As can be seen from the foregoing description, a drawing lead sharpener which is easily serviceable and which has an inherently stable cutting action is provided.

By virtue of the above-described construction the objects of the invention listed above and numerous additional advantages are attained.

I claim:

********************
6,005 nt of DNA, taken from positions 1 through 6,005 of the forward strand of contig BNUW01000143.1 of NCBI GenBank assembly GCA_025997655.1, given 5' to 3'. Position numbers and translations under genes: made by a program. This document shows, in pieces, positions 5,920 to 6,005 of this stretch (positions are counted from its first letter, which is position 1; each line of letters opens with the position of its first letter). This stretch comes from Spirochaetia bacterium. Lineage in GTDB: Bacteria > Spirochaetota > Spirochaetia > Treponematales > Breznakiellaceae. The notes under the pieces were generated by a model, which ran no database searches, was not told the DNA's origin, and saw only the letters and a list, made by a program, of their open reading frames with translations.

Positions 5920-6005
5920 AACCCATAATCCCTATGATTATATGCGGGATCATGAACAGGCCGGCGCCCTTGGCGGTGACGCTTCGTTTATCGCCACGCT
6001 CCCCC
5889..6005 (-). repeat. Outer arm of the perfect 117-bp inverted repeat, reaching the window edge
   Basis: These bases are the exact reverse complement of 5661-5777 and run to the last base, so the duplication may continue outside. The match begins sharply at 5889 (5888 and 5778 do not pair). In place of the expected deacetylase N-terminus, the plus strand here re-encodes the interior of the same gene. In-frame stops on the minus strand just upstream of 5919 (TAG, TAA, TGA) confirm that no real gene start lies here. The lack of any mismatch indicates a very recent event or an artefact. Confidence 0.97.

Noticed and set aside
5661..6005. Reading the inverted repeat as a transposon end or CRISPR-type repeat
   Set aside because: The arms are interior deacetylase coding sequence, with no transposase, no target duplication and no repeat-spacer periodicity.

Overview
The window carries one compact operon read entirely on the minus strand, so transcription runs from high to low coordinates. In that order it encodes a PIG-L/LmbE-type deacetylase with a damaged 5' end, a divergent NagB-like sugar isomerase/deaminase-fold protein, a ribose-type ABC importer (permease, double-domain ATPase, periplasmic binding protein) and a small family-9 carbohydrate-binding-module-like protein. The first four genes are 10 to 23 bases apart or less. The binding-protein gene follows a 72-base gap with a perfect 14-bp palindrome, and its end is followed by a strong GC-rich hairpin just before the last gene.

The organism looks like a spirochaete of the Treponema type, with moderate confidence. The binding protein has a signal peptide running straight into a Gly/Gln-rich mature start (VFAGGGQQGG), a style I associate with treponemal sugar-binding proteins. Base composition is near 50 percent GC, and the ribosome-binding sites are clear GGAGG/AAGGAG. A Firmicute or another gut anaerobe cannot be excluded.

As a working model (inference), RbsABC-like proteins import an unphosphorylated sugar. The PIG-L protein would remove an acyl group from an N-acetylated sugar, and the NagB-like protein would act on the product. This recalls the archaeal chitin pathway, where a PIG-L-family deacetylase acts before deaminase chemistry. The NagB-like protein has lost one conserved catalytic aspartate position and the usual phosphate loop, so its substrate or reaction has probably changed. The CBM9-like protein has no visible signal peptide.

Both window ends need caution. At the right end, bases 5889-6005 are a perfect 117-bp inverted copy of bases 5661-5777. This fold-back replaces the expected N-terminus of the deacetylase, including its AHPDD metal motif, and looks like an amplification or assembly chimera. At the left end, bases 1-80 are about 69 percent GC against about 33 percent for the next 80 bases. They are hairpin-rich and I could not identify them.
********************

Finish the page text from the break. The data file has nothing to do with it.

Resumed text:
1. A sharpener for drawing leads, comprising a housing having top and side walls, an opening provided in said top wall, a collector member fastened to the underside of said top wall under the opening to enclose a suitable space to collect particles produced by the sharpening process, a driving means mounted on the underside of said collector member with the upper end of its shaft extending into the space enclosed by said collector member, a supporting member mounted on the upper end of said shaft, a cutter head having multiple removable cutting blades swivelly mounted on said supporting member in such a manner that said drawing lead, when inserted, can not contact said support member, said cutter head extending through the opening provided in the top wall of said housing and drivingly but removably connected to said supporting member, cutter head restraining means mounted in the opening in said top wall and cooperating with said cutter head to limit the swivelling motion of said cutter head, and switch means to automatically start said driving means when said drawing lead is inserted.